Blue Law

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Blue Law

A law intended to enforce religious morality. In general, blue laws refer to public observance of holy days through the restriction of commerce. While most blue laws in the United States have been repealed, many states restrict the sale of alcohol on Sunday, the Christian Sabbath. Other countries have similar restrictions on Jewish, Islamic and other holidays.
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That body was formed in 1889, Phillips explains, chiefly to resist all further attempts to secularize Sunday and, if possible, to have existing infringements of the Sunday laws suppressed'.
Moreover, by the early years of the new century, there was clear evidence that some members of the British establishment doubted the validity of the Sunday laws as they pertained to the baking industry.
--South Carolina: a) Among its Fundamental Laws (7), once independent of the other Carolina (1729), after the Border Agreement of 1735, the Anglican Church is formally established, etc.; in the end, the Constitution of 1778 declared that the Christian religion was the official one; b) in the interim of the segregation of the Carolinas, already enjoying a certain amount of autonomy, its assembly passed the Sunday Laws of 1692 and 1712.
(80) Chairing the committee considering the Sunday law was none other than former California Supreme Court Justice David Terry.
Despite constitutional prohibitions of religious preferences, Sunday laws were carried over into the nineteenth century and were supported by court rulings Judges used secular justifications that included governmental power to protect public health, order, and morality.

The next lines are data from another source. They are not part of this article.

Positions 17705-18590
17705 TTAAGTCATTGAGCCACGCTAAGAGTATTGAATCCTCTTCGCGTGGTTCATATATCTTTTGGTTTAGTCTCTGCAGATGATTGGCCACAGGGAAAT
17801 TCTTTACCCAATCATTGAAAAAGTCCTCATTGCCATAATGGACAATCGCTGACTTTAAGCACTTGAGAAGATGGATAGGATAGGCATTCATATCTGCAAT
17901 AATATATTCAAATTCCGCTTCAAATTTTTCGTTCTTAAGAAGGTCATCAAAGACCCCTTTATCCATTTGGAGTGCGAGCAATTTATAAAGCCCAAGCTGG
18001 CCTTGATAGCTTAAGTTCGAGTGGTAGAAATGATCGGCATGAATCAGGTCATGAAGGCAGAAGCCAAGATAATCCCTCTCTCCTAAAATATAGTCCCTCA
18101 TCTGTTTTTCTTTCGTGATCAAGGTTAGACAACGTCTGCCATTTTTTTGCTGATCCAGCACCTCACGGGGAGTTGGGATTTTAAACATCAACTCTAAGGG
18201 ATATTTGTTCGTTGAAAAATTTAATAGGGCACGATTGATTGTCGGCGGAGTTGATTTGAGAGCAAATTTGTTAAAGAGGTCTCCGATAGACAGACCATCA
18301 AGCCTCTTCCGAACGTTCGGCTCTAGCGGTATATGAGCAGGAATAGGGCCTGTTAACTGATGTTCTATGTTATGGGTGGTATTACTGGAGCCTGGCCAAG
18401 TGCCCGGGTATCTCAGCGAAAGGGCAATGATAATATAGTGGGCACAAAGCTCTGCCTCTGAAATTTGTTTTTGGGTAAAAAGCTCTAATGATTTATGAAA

Before 1900 the Sunday laws posed a huge problem for many people who desired to view a match of the increasingly popular game of professional base-ball.
In earlier challenges involving Sunday law questions, the Court upheld convictions based on jury verdicts returned on Sundays.
This legislation, criticized by a judge and assemblyman as "vicious" and as "class legislation of the most pernicious kind," (61) brought a new mix of actors into the Sunday Law controversy: organized labor and Protestant crusaders.
During that meeting in December of 1888, Blair's committee held a second hearing on the bill for a national Sunday law. Crafts, Bateham of the WCTU, and others spoke in its behalf, but many opponents, including religious liberals and Seventh Day Adventists, testified against it.
It involved additional issues which, as a contemporary, Jonas Phillips phrased it in his letter to the federal constitutional convention (1787), implicated putting Jews and Judaism on "equal footing." These issues included the status of missionaries, Sunday laws, the nature of public schools, and the proposed amendment to the constitution declaring the United States a "Christian" country.
Mr Darling said it had been important to review whether the existing Sunday laws were still "appropriate".
"Community standards" were steadily dismantled through ruling X-rated movies not to be indecent; through opposition to censorship, or quarrels over Sunday laws, usually with lawyers playing out one province against another.